There was a long season of my life, about ten years, when , under the influence of the writings and teachings of the revivalist Charles Finney and his modern-day endorser Keith Green, I made daily prayer a matter of intense discipline. I enjoyed, yes thoroughly enjoyed, at least an hour a day of early morning prayer on my knees. I followed the ACTS outline: Adoration, Confession, Thanksgiving, and Supplication, and I felt it incumbent on me to spend as much time as possible on adoration and thanksgiving so that God would not deem me an annoyance—always asking for things. But, even in my supplications and petitions I asked not for my wants or needs but rather for the advancement of God's glory and the conversion of individual souls: co-workers, family, friends.
When I was "baptized in the Spirit" in my sophomore year of high school and discovered glossolalia or "speaking in tongues," my prayer life changed and became more infused with zeal and sincerity. With my bedroom in the basement, I added dancing and singing to my prayers. I would literally "dance before the Lord" with all my might, singing praise songs and signing out in tongues. No one could hear me as it would be early morning and I was at a distance with my family upstairs and me in the basement, dancing on the concrete floor. I would dance. I would cry tears of joy, tears of repentance, and tears of supplication. I was sincere; I was zealous; I was the real thing. I looked forward daily to these times with God—they were very much a part of me.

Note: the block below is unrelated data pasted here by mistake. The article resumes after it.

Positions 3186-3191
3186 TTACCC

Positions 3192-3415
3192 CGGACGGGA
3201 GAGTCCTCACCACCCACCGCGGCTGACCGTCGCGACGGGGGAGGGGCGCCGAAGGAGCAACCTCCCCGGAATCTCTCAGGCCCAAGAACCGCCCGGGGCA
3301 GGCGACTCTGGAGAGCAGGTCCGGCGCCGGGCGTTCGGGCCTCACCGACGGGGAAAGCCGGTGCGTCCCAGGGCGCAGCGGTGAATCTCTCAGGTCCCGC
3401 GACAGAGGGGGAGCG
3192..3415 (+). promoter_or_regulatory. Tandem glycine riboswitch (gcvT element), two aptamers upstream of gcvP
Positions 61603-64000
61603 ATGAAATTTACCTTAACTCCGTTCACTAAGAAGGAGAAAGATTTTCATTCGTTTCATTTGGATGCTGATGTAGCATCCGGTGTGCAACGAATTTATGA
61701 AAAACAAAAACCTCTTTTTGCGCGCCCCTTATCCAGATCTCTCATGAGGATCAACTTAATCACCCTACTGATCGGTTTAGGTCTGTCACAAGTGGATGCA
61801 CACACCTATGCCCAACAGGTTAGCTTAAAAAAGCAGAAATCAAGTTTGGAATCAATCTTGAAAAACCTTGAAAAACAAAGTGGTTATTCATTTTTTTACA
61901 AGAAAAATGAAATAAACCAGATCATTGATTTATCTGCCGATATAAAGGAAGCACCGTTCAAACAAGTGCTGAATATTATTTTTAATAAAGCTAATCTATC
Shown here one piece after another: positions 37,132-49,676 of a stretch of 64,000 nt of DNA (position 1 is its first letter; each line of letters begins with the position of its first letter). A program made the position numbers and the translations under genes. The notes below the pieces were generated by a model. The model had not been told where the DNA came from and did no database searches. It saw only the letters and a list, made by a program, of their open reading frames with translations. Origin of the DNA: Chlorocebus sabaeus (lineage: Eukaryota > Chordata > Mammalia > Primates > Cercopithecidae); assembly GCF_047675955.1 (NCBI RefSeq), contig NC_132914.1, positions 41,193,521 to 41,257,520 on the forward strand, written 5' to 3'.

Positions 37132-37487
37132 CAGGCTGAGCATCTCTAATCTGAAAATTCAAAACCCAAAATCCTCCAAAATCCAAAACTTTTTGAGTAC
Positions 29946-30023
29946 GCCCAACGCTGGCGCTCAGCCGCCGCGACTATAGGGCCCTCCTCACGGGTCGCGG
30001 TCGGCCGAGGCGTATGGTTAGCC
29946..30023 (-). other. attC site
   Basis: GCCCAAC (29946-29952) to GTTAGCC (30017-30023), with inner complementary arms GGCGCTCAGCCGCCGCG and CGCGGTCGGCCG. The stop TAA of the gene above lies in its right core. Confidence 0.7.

Never, in all my time supplicating and seeking God, did I ever experience an answer to prayer. Yes, there were events that I attributed to God's providence or even to the miraculous, but nothing that now in retrospect I see as God's doing. I have never experienced an answer to prayer. During these early years of my faith, in my zeal I faulted myself for unanswered prayer. I often thought upon John 14:14, "If ye shall ask any thing in my name, I will do it." I reasoned that if God was not answering my prayers, then the fault is not God's but mine: my disobedience or lack of faith. This rationale was fueled by I John 3:23 which conveniently states, "And whatsoever we ask, we receive of him, because we keep his commandments, and do those things that are pleasing in his sight." Hence, if God was not giving me what I asked, I knew it must be because I was being disobedient in some arena, some secret sin.
When my Father was sick and dying with cancer in August 2003, we gathered together a group of believers around him. I anointed him with oil and called upon God's promises to heal the sick in response to the prayer of faith. I felt that any doubt in my heart that God would not heal my Father would jeopardize my prayer's efficacy. I fasted that day, and I confessed extra long that morning of any sin, real or imagined, that the "Holy Spirit" would convict me of. I expected God to show. My dad died thirty days later. God did not show.
God does not answer prayer. Prayer may have a place—it might console a person or be a practice that quiets the heart from the bustle of daily routines, but it is not efficacious in the real world. I have never seen an undisputable answer to prayer. For the Evangelical and the Christian believer, God has an eternal regress—an escape route that will always exempt God from answering prayer. This excape route is you. You are why God is not answering your prayers, and, despite how pure you might think you are, there will never be an answer to prayer that cannot be attributable to other than God. God does not answer prayer.